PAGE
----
Here. An excerpt:
We tend to think of the mission of the Voting Rights Act as focusing exclusively upon the plight of black Americans. But the federal statute has been a grace note to Hispanic organizations and American Indians as well. National Latino groups filed a powerful brief with the justices. And the Navajo Nation filed an amicus brief in this case, and it is poignant for its reminder that while white Americans were discriminating against black Americans they also were discriminating against Native Americans. The Navajo Nation writes:
Indian people have endured a century of discrimination and overcome new obstacles each generation in order to exercise the right to vote in state and federal elections. Nowhere have these struggles been more prevalent than in the Section 5 covered jurisdictions of Apache, Navajo and Coconino Counties in Arizona the home of the Navajo Nation and Todd and Shannon Counties in South Dakota the home of the Rosebud and Oglala Sioux. The amici curiae file this brief to elucidate the importance that the Voting Rights Act and, in particular, Section 5 preclearance, has had in overcoming the purposeful efforts to disenfranchise Indian voters.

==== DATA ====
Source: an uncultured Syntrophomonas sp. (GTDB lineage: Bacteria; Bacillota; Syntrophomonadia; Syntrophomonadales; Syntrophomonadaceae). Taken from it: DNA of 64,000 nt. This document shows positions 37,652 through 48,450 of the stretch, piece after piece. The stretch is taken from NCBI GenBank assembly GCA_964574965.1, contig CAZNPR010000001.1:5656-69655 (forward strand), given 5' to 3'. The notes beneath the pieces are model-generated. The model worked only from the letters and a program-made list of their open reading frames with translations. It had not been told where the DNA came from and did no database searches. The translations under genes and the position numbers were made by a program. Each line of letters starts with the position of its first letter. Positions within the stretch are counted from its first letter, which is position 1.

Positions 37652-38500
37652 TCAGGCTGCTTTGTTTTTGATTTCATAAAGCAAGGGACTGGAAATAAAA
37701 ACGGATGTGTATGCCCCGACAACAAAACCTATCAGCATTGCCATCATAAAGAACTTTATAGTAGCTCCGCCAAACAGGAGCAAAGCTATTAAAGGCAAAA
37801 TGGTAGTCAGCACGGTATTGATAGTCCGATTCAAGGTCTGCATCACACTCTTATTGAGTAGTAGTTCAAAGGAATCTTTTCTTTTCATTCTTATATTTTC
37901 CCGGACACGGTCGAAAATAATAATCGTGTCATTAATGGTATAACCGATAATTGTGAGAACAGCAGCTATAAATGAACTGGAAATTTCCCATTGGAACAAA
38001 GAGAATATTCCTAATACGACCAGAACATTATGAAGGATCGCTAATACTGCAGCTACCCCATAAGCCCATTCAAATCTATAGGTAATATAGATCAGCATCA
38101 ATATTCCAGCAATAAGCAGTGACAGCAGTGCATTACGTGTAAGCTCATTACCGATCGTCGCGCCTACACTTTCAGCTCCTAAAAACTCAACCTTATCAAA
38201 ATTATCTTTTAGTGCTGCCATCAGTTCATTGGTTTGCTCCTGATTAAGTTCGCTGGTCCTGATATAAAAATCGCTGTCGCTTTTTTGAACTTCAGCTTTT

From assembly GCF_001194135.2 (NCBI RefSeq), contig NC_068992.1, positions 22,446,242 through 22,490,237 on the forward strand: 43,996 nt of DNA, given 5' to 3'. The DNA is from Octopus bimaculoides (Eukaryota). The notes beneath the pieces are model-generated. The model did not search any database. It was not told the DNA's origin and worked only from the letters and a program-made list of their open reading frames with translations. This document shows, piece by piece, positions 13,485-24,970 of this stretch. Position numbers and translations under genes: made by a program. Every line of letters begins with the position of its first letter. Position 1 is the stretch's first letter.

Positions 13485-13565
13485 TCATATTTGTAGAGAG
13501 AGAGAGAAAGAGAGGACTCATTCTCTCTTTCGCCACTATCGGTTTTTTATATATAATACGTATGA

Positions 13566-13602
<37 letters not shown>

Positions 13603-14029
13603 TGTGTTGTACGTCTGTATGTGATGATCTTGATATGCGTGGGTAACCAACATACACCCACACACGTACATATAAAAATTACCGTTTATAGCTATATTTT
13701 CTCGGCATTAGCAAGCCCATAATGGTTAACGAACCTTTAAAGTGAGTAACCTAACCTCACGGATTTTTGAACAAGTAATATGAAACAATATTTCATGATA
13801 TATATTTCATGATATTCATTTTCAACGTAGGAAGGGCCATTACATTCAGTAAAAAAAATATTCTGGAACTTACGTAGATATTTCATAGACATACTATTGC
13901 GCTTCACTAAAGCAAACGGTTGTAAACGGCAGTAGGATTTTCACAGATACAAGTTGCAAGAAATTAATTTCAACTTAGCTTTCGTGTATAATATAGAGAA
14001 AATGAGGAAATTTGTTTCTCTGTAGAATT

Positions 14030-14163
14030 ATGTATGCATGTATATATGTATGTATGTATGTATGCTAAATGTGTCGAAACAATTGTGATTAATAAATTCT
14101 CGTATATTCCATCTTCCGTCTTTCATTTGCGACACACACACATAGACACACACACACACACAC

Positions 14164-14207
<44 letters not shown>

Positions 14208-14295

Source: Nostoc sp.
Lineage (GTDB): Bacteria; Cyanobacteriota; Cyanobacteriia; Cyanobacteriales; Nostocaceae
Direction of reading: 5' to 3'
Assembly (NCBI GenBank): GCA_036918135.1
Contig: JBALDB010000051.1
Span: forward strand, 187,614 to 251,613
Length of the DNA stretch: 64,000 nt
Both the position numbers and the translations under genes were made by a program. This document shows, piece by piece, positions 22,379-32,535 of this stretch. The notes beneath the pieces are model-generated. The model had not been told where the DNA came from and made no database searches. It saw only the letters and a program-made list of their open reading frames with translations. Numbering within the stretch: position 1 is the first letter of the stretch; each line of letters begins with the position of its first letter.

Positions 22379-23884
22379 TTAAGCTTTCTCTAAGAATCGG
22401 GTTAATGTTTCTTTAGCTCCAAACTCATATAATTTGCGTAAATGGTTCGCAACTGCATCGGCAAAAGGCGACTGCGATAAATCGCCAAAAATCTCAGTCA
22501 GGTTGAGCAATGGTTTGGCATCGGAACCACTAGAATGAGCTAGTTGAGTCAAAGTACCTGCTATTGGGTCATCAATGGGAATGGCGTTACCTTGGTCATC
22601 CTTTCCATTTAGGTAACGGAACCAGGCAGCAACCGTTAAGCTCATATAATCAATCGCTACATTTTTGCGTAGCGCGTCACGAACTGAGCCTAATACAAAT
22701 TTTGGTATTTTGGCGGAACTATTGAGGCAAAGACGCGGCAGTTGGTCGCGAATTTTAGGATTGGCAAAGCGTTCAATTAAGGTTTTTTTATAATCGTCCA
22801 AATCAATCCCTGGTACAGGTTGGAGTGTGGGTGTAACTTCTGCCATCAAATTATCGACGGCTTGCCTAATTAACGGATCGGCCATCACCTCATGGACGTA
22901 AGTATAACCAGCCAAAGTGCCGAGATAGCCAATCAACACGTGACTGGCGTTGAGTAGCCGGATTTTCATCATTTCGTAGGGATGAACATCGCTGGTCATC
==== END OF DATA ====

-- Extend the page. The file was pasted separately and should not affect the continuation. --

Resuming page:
While passage of the Voting Rights Act in 1965 ended certain means of discrimination, Indians continued to be denied the right to vote through a variety of new strategies. As part of the 2006 reauthorization process, Congress obtained evidence that Indians continued to be disenfranchised by voting schemes, polling place discrimination and ineffective language assistance. The 2006 reauthorization was a legitimate Congressional response to the disenfranchisement. Protected by the Section 5 preclearance, voter registration and turnout have increased, but new challenges have arisen that require continued vigilance.